Future UMD students react to Big 10 switch

By Lara Fu and Matt Raab

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‘Tis better to have loved and lost than to never have loved at all, the old proverb goes. For Terps fans come 2014, a bizarrely warped version of this wisdom will have to apply as the University of Maryland parts ways with traditional rivals Duke University, North Carolina State and Florida State of the Atlantic Coast Conference (ACC) for the likes of Indiana University, University of Michigan and Pennsylvania State University in the Big Ten Conference.

The announcement of this move has created yet another conflict between tradition and finances in the NCAA, with mixed reactions from the Maryland student body being countered by vigorous public statements by the school administration.

According to a Nov. 26 Washington Post article, Maryland president Wallace Loh made the decision to move to the Big Ten after determining that the projected revenue from changing conferences would help Maryland athletics and academics in the long run.

“Our affiliation with the ACC has helped our athletic program become one of the best in the nation,” said Brian Ullman, Maryland assistant vice president of marketing and communications. “That said, the financial, athletic and academic opportunities with the Big Ten Conference are unparalleled.”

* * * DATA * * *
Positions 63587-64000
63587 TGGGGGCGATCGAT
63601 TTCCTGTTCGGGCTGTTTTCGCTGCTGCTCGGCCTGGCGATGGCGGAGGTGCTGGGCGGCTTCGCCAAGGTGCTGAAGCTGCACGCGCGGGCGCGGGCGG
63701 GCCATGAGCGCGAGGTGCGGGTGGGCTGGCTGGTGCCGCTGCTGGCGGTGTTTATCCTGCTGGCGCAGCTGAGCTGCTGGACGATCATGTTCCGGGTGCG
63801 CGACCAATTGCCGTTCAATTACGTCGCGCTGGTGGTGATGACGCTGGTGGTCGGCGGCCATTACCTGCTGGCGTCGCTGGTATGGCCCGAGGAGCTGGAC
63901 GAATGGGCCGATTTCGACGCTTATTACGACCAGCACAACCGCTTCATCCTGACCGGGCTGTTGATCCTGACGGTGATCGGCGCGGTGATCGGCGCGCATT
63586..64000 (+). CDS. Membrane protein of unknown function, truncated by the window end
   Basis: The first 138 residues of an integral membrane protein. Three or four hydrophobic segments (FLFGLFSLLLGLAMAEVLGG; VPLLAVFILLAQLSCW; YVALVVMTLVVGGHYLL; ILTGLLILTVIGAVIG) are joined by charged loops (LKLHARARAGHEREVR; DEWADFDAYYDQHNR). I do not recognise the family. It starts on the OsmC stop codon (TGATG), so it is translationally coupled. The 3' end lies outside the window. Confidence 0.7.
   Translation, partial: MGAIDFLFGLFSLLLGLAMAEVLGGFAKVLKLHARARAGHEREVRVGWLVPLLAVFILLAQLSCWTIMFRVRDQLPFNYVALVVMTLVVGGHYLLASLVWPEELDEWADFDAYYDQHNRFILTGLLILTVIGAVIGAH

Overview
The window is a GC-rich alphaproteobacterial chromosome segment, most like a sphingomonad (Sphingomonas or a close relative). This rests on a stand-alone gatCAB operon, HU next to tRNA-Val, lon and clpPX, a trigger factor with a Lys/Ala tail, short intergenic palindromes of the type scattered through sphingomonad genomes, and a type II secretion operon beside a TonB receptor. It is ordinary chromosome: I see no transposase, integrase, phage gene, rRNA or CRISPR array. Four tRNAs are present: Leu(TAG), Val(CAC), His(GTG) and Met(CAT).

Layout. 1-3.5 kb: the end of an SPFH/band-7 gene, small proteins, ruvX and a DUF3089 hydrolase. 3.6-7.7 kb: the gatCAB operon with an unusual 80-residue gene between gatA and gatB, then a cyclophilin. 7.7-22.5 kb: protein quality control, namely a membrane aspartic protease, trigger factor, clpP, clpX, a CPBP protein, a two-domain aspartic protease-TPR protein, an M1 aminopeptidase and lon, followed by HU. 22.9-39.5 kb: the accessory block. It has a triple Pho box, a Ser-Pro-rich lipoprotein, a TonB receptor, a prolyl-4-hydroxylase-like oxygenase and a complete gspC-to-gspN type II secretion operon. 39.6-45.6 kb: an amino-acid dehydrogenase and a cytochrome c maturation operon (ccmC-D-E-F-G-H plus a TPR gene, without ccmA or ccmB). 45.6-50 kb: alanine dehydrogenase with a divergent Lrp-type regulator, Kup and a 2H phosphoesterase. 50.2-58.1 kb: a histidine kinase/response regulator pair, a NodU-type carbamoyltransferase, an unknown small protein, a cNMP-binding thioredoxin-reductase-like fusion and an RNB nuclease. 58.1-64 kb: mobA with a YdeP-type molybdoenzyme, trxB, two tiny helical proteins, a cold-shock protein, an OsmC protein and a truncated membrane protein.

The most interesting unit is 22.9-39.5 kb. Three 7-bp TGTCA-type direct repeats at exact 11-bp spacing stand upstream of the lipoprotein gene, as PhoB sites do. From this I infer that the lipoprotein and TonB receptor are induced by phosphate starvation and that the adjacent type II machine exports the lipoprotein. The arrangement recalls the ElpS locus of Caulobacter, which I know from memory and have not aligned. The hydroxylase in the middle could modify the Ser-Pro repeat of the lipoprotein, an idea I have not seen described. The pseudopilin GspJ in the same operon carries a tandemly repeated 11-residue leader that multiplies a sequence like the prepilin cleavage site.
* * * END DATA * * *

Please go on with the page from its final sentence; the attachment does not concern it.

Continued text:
For Maryland, the financial promise and stability of a huge conference like the Big Ten provides benefits that are only logical for the school’s administration to take advantage of, offering opportunities the ACC cannot.  According to Rose DiPaula, Maryland assistant director of athletic media relations, the Big Ten has its own television network, which will help further publicize Maryland athletics.

“Nearly every game for every sport will be available to watch online in over 100 countries,” DiPaula said. “That’s a great way to spread Maryland nationally and globally.”

On the other side, however, the ACC is not taking Maryland’s decision to leave lightly. According to a Nov. 27 Associated Press article on ESPN.com, the conference is suing Maryland for about $53 million, the full exit fee that the ACC agreed to raise in September. The fee was raised from $20 million following a vote by member schools, with only Maryland and Florida State voting against the raise.

According to a Sept. 20 Washington Post article, Loh insisted this decision was solely based on “legal and philosophical” grounds. However, from financial, size and geographical standpoints, Florida State and Maryland are the prime ACC candidates for conference realignment, with Florida State well within the geographic sphere of another athletic mega-conference, the Southeastern Conference (SEC).

Thus, the ACC is now pursuing the full extent of this recently raised exit penalty, as they are not in the financial position to let one of its charter members exit and set a dangerous precedent for the conference. The $50 million dollar fee has become a significant point of contention in the flurry of debate following the announcement of the move, after Maryland cut seven sports programs earlier this year.

While the proposition of paying the fee as the athletic program struggles to keep sports teams alive appears economically incoherent, financial retribution from the Big Ten is expected to ultimately provide a boost to both Maryland athletic and academic funding.